Weight and warmth: The weight of a winter jacket can vary from super light (less than 450 grams) to super heavy (more than 1kg). The lightest winter jackets use a down fill and can weigh as little as 200 grams. Down provides the greatest weight-to-warmth ratio. Generally, the lightest jackets (down or synthetic) provide the least warmth and are therefore ideal for moderately cold environments, but not freezing alpine or high altitude environments. Heavy jackets (down and synthetic) are generally the warmest type of jacket but can be cumbersome to transport and trek in. We suggest a mid-weight winter jacket (~500-700 grams) for Kilimanjaro.
Waterproofing: Despite the dominance of down jackets in terms of weight and warmth, they do have a major flaw – as they are much more susceptible to moisture. When down jackets get wet they lose their loft and insulation capacities. This is not to say that a light downpour or even all day snow is going to destroy the insulating qualities of your down jacket, but in similar conditions or very wet conditions, a synthetic jacket will perform better. The key thing to look for, therefore, is a jacket (down or synthetic) that has an outer fabric that has a high water-resistant capacity. Pertex Shield fabric is the best for down jackets and nylon is great on synthetic jackets.
Versatility: Unless you plan to use your jacket for a particular activity after Kilimanjaro (e.g. ice climbing, snowboarding) we suggest going for a jacket that provides as much versatility as possible (i.e. can be used for many different activities in as many different environments).
Recommended Warm Jackets
In terms of a good and affordable down jacket we recommend the North Face Nuptse Jacket. It retails for a great price, is super-lightweight which makes it easy to travel with and really warm.
Recommended Insulated Pants
For the upper reaches of your Kilimanjaro trek (>4,500 meters) the temperatures can get very cold, particularly at night. Warm trekking trousers are a must.
Here are the key characteristics to look out for: Water resistant, sun protective, and fleece inner material with quick-drying polyester outer for warmth.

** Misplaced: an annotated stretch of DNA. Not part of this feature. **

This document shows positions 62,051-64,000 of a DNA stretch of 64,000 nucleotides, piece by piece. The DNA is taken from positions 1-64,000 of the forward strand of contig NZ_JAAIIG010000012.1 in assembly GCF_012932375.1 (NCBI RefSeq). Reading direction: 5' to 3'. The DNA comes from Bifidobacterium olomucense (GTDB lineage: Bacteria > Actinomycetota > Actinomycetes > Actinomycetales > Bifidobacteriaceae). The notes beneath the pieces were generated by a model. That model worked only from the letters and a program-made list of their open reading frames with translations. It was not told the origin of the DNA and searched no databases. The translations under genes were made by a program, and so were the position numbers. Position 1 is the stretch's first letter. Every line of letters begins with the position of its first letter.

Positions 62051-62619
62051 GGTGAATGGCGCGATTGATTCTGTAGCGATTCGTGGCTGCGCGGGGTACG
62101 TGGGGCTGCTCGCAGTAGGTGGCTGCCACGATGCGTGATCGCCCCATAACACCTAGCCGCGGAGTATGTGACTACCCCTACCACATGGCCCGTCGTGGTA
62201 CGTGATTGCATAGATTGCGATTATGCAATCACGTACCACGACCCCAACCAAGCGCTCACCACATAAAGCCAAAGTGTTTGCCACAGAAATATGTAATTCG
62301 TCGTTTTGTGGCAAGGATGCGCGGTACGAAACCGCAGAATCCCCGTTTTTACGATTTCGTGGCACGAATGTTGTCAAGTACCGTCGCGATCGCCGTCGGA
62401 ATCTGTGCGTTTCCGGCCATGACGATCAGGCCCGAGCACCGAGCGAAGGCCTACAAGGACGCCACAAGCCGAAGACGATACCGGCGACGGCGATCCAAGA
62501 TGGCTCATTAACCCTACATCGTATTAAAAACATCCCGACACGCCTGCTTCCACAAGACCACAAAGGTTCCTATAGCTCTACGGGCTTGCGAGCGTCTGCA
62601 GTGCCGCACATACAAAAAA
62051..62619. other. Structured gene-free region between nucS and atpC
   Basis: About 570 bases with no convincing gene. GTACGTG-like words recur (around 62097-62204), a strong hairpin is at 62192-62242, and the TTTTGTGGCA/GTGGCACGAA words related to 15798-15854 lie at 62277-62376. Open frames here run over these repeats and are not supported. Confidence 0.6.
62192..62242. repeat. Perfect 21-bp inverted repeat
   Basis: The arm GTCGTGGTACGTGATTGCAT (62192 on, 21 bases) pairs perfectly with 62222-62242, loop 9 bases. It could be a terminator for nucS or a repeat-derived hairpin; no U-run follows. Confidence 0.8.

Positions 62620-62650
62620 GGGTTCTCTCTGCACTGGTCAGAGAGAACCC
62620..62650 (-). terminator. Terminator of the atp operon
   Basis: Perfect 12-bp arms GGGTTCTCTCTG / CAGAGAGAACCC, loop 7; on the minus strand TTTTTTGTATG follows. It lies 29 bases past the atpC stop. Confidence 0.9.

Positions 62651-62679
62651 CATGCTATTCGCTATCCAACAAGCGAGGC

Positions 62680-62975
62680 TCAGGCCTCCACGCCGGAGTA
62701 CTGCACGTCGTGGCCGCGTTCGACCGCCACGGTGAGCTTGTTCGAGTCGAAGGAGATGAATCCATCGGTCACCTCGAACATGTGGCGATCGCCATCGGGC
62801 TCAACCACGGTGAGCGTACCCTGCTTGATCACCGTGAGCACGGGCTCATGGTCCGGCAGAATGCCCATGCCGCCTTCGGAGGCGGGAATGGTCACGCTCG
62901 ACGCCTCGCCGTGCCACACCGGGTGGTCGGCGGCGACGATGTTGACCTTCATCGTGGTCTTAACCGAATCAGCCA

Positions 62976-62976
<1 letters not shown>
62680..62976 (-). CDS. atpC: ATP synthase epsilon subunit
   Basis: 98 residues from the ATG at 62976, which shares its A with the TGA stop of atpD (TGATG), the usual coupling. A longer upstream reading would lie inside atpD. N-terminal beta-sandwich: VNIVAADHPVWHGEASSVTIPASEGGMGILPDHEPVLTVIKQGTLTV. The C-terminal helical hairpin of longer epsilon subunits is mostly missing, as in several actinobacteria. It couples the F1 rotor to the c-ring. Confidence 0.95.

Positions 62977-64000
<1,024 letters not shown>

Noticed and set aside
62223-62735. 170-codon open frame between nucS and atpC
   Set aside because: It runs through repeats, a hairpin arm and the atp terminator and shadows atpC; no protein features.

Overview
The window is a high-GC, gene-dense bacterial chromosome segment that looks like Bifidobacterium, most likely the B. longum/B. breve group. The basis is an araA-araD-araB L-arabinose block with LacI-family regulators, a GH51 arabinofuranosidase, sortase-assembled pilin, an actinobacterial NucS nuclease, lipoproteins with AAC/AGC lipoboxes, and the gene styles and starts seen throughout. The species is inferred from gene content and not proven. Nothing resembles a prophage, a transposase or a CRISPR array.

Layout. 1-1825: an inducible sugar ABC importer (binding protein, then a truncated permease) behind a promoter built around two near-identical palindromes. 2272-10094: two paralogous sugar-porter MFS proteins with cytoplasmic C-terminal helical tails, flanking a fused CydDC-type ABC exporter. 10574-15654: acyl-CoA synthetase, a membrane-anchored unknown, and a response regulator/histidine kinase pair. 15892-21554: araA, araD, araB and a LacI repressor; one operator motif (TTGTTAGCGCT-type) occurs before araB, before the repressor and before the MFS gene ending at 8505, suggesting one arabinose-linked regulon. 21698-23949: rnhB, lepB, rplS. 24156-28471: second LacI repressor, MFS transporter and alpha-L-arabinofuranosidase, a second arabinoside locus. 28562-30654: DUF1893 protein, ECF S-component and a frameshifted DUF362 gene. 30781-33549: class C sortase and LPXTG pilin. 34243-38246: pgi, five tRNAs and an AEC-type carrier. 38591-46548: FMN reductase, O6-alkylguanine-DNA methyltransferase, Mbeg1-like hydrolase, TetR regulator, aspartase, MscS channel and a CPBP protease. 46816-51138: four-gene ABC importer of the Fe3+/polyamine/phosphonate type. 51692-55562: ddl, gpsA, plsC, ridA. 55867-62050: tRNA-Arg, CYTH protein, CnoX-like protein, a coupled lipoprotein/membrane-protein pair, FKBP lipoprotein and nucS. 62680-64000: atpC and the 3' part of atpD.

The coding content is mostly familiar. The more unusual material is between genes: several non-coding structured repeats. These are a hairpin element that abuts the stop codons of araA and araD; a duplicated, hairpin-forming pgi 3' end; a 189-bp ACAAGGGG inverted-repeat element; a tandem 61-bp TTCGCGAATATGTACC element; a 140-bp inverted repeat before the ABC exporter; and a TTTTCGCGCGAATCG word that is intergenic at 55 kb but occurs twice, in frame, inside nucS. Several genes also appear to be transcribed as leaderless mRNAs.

Alternatively, some folk prefer to use a hard shell pair of trousers, similar to ski pants or salopettes. These trousers will have a waterproof membrane and insulated inner fabric – we recommend Columbia Bugaboo pants or at the higher end, the Arc’Teryx Gamma.
For a quick rain cover you might also want to bring a poncho that sits over your body and daypack. Ideal for the lower reaches.
You should not bring:
Here we cover useful gear to keep your head out of the sun during the hot and high solar radiation days that you will experience on Kilimanjaro, as well as keep your head warm and cosy on summit night.See Headgear
Gloves and walking / trekking pole requirements. Both are critical. The former is very important as your hands are the first to start freezing on summit night. The latter can reduce the impact on your knees by up to 20%, which is a major win when you are descending from the slopes of Kibo.See Hands & Walking
From hiking boots to socks and gaiters. Your feet are what get you up Mount Kilimanjaro. Don’t fall victim to purchasing bad boots or socks that will give you blisters!See Footwear
From the Kilimanjaro kit bag to your day-pack. In this section we have provided useful recommendations on the all important duffle and daypack bag requirements.See Bag & Daypack
Kilimanjaro sleeping bag recommendations and other useful sleeping accessories, like an inflatable pillow. The sleeping bag you choose is important as the nights on Kilimanjaro can get below freezing.See Sleeping Gear
Kilimanjaro accessories including water bottles and medications. You can also find detailed information on Diamox (the high altitude sickness prophylatic medication) here.See Other Accessories
If you have any further questions on Kilimanjaro clothing, please leave a comment below and we will respond within 24hours.